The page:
Canadian Vioxx study challenges Merck
Vioxx increases heart attack risk in first few weeks of use, study says; Merck dismisses findings.
By Aaron Smith, staff writer

NEW YORK ( - A Canadian study involving thousands of Vioxx patients concluded they faced the highest risk of heart attack during the first few weeks of taking Merck's arthritis painkiller.

For Merck (down $0.33 to $34.15, Research), this is the second dose of bad news regarding short-term users of Vioxx in as many weeks. On April 21, in the most recent Vioxx case to reach a verdict, a jury in a Texas border town held Merck liable for the fatal heart attack of a man who had taken Vioxx for less than one month. The jury in Rio Grande City held Merck liable for $32 million in damages, though Texas law caps the damages at $750,000.

Merck faces more than 11,500 lawsuits from former Vioxx users and their families who blame the drug for heart attacks, fatal and non-fatal. Merck pulled the popular drug off the market on Sept. 30, 2004, after a study showed an increased risk of heart attack and stroke in patients who had taken the painkiller for at least 18 months.

Vioxx was a key earner for Merck, with sales totaling $2.5 billion its last full year on the market. Merck's stock price has plunged 24 percent since it withdrew the drug from the market, worrying analysts and investors about the drug giant's future.

Merck has said all along that its drug never killed anybody, and has denied accusations that it deliberately withheld information about Vioxx health risks. In cases filed by plaintiffs who used Vioxx for only short periods of time, Merck's lawyers said there was no proof to back up their claims. The latest findings by the Canadian researchers, coupled with the latest jury verdict from Texas, seem to call into question that legal strategy.

But Merck said that study was based on existing medical records of patients and has less credence than Merck's own studies, which were clinical trials conducted in controlled settings.

"It doesn't change our strategy whatsoever," said Jim Fitzpatrick, an outside counsel for Merck. "It's an observational study, where you're just looking back into a database. That's very different and less reliable scientifically than when you look at clinical trials. The clinical trial data has been consistent in showing that there's no increased health risk in short-term use."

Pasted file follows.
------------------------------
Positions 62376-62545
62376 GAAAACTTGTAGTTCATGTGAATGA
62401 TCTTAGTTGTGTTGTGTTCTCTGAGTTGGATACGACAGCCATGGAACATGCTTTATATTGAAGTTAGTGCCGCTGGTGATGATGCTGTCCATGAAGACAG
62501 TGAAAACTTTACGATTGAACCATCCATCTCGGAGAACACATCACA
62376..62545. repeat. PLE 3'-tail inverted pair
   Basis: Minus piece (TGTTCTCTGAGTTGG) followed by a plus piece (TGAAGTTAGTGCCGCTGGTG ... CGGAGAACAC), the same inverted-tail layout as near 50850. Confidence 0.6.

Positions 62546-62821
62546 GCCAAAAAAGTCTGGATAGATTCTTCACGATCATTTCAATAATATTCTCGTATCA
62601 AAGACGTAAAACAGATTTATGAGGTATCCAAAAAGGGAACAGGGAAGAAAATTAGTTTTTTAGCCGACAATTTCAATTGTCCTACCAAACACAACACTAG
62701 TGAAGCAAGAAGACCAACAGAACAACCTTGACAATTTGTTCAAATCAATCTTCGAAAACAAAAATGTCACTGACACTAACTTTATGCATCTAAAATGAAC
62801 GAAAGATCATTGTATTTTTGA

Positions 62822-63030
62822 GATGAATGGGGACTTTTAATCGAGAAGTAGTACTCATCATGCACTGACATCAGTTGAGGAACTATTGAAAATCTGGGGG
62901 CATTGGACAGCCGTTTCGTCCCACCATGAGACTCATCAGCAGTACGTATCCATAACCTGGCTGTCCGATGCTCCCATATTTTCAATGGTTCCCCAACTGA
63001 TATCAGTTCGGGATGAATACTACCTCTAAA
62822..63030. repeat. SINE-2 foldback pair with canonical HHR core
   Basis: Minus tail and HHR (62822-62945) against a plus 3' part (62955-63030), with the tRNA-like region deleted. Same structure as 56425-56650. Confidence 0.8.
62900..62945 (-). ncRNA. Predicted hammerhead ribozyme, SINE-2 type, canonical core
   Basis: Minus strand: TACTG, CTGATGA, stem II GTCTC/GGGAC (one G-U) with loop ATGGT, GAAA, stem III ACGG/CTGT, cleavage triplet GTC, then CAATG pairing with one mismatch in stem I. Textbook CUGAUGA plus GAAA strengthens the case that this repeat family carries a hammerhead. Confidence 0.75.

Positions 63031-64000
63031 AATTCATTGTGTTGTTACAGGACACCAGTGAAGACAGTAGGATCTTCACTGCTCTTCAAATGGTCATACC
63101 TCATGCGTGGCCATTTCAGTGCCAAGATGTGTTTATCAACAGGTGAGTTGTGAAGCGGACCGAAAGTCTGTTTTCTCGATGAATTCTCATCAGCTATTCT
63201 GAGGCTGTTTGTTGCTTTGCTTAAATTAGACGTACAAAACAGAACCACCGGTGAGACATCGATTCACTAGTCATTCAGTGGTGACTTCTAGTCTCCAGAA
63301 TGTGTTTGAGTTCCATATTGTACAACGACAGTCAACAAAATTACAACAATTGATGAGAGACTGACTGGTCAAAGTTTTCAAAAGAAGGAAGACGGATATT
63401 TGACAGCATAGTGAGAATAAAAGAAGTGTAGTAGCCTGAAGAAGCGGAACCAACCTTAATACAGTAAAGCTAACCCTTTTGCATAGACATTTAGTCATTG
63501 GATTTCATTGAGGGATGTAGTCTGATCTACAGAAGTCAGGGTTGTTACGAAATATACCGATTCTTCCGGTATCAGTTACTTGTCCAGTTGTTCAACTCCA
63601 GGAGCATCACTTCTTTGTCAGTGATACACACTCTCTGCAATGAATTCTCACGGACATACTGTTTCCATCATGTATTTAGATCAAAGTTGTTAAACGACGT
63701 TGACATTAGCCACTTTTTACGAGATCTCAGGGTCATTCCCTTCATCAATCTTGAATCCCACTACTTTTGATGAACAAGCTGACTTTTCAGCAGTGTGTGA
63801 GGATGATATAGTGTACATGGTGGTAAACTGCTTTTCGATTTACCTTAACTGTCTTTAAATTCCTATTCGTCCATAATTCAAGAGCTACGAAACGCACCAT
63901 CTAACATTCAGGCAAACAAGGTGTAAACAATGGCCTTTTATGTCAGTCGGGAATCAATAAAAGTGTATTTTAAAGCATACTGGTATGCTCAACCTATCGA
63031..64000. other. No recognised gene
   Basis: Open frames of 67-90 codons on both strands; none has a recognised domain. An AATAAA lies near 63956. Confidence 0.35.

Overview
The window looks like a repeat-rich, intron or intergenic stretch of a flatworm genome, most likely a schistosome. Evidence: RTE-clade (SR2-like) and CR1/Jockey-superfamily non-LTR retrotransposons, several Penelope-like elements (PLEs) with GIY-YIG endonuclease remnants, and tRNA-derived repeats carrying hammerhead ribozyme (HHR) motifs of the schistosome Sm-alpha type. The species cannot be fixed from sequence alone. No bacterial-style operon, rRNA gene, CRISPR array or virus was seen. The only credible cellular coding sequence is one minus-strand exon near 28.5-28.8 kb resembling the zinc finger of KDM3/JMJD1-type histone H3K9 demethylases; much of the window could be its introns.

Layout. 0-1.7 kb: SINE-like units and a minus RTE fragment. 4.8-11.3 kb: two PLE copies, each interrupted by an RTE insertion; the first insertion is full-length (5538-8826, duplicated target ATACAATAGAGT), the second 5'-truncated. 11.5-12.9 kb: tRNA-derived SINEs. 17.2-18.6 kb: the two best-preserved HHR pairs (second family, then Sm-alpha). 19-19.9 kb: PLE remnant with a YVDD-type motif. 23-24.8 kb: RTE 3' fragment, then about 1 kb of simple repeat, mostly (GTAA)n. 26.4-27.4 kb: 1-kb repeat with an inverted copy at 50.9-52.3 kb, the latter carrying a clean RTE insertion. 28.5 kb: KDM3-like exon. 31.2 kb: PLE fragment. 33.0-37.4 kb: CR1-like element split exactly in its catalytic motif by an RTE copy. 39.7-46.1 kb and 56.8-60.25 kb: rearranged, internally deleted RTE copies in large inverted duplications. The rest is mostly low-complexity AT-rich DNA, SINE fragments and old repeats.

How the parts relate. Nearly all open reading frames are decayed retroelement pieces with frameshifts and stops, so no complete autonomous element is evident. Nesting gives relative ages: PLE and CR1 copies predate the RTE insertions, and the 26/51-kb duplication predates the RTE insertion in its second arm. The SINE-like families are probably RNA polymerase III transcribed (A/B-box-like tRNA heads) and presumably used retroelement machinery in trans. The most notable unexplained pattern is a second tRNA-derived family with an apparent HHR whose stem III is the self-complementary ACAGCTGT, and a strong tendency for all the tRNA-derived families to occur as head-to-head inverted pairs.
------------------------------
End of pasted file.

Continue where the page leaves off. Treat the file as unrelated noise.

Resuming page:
The study, reported in the Canadian Medical Association Journal, is based on the medical records of 3,947 patients over the age of 65 who took Vioxx, and 239 of them had heart attacks.

"In this large, population-based study of elderly people we demonstrated that the cardiovascular risks associated with the use of rofecoxib are more acute that previously recognized," read the report, using the scientific name for Vioxx. "About one-quarter of current users of rofecoxib who had [a myocardial infarction] experienced this event within a few weeks of receiving their first prescription."

The study said that the heart attack risks peak in the first few weeks of taking Vioxx, and then decrease over time. The study also focused on 5,885 patients who took Celebrex, an anti-arthritis painkiller from Pfizer (up $0.09 to $25.27, Research), and 287 of them had heart attacks. Celebrex is a member of the same Cox-inhibitor drug class as Vioxx, but Celebrex was not removed from the market and is still used by patients today. However, in July, 2005, the Food and Drug Administration had Pfizer add a "black box," the most severe type of health warning, to the Celebrex label to reflect risks of heart attacks, strokes and gastrointestinal bleeding. Another Cox-inhibitor from Pfizer, Bextra, was taken off the market in July, 2005, because of health risks.

The Canadian study acknowledged that Celebrex might contribute to heart attack risks, but said the results were inconclusive.

"The short-term use of celecoxib may also be associated with a clinically significant elevation in risk, but, given that statistical confirmation was lacking, further studies will be required to more completely assess this risk," read the study, using the scientific name for Celebrex.

Les Funtleyder, analyst for Miller Tabak, was skeptical of any data compiled from old statistics, instead of controlled studies, because, "You can basically torture statistics to get them to confess. You can find anything if you look hard enough."

But Funtleyder said the study could still pose problems for Merck, because it's another potential weapon in the hands of plaintiff attorneys.

"The science may not seem as strong, but that might not matter with a jury," said Funtleyder. "It doesn't matter how Merck spins it; it's not going to be helpful to them."

Bryan Liang, professor of health law studies at California Western School of Law, said the "retrospective" data from the Canadian study is not as strong as clinical studies, but it comes from a reputable organization and will "add ammunition to the fodder for plaintiff attorneys."

"It's going to really raise issues in juries' minds, for good reasons," said Liang.

Merck has vowed not to settle, but to fight the Vioxx cases one a time. So far, Merck has lost two cases, won two, and received a split verdict in another. Barbara Ryan, analyst for Deutsche Bank North America, believes that $30 billion worth of potential damages are "priced in" to the stock. David Moskowitz of Friedman, Billings, Ramsey has provided the highest damage estimate of $50 billion.

Merck faces its next Vioxx trial on June 5 from two plaintiffs in New Jersey Superior Court in Atlantic City. Merck, the no. 2 U.S. drugmaker, is based in Whitehouse Station, N.J.

Funtleyder does not own shares of Merck stock.

To read about Merck's first quarter earnings, click hereTop of page

Follow the news that matters to you. Create your own alert to be notified on topics you're interested in.

Or, visit Popular Alerts for suggestions.
Manage alerts | What is this?